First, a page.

Israel has started repeating its threats of military action against Iran over its nuclear program.
The Israeli minister for Transportation and Intelligence Yisrael Katz said last week that the Tel Aviv would take military action against Iran if Donald Trump’s attempts to stop Iran obtaining a nuclear weapon did not succeed.
Press TV reports: Iran has consistently said that it is not seeking to build atomic weapons and has put its nuclear program under a most intrusive international monitoring regime as part of a deal with six other countries.
“If international efforts led these days by US President Trump don’t help stop Iran attaining nuclear capabilities, Israel will act militarily by itself,” he said in the Japanese capital of Tokyo, where he was to lobby Japanese officials against Iran.
He was apparently referring to US administration attempts to have the terms of the international nuclear deal with Iran changed.
Katz said Tel Aviv wanted tighter conditions to be imposed on Iran’s nuclear program under a revision of the deal.
In an October 13 speech, Trump said he would not certify that Iran is complying with the accord under an American law. The International Atomic Energy Agency (IAEA), the institution formally tasked with the job of certifying Iranian compliance, says Iran is compliant. Trump also threatened that he might ultimately “terminate” the deal.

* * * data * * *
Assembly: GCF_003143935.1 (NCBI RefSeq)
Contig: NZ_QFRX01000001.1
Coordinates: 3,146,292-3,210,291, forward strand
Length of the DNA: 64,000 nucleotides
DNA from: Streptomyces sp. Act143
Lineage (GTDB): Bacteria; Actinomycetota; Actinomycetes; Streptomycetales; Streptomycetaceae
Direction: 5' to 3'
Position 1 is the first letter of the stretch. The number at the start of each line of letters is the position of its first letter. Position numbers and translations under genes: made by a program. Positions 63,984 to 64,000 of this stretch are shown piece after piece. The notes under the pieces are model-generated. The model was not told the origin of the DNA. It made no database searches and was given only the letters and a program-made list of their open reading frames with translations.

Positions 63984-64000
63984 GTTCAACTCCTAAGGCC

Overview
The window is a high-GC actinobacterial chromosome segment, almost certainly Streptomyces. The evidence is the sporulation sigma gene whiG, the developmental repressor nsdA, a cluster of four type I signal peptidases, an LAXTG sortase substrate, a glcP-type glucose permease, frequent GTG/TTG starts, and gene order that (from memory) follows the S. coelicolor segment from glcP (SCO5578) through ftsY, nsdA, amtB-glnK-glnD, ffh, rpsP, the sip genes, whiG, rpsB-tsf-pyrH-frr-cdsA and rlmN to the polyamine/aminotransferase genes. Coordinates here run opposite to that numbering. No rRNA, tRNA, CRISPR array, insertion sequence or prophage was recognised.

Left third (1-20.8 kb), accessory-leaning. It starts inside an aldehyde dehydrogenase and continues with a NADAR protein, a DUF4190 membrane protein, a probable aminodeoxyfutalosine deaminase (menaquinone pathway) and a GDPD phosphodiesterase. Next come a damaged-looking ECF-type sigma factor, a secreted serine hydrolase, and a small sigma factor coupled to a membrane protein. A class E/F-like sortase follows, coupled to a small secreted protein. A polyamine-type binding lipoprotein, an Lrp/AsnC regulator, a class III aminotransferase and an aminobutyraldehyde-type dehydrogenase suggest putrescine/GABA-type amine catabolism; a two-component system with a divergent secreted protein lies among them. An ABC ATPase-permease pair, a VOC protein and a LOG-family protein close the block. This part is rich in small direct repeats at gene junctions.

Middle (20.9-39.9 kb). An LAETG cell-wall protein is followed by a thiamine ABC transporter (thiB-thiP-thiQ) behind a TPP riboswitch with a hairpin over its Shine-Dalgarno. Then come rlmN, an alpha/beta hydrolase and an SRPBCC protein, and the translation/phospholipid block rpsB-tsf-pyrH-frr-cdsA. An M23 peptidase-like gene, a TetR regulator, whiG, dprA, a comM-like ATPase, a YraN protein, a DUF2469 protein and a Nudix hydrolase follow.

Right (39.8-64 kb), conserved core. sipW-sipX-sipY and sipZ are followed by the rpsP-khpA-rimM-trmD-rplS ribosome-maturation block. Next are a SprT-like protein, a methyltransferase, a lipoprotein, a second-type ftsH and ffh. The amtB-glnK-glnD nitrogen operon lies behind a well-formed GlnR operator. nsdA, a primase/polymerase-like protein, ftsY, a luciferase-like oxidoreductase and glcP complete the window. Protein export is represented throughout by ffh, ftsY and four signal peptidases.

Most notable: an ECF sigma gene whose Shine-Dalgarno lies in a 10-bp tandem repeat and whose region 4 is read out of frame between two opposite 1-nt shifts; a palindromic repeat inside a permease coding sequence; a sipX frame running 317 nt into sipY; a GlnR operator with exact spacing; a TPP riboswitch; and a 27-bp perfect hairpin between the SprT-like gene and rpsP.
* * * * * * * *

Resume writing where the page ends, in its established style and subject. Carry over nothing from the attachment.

Katz said he had asked the Tokyo government to support steps led by Trump to “change” the 2015 nuclear agreement between Iran and six world powers. Asian economic powerhouse Japan had earlier announced support for the Iran deal.
Iran has made it clear that, while it would never launch a first strike, it would obliterate the Israeli regime if Tel Aviv attacked the country. In 2013, Leader of the Islamic Revolution Ayatollah Seyyed Ali Khamenei famously warned that Iran would “turn Tel Aviv and Haifa into dust” if Israel attacked the country.
Israeli threats of military action against Iran then subsided. But, while the Tel Aviv regime even seemed to have capitulated to the reality of the deal at one point, it remained zealously opposed to it.
Trump’s rise to the presidency in January 2017, however, seemed to have given Israel new cause for hope.
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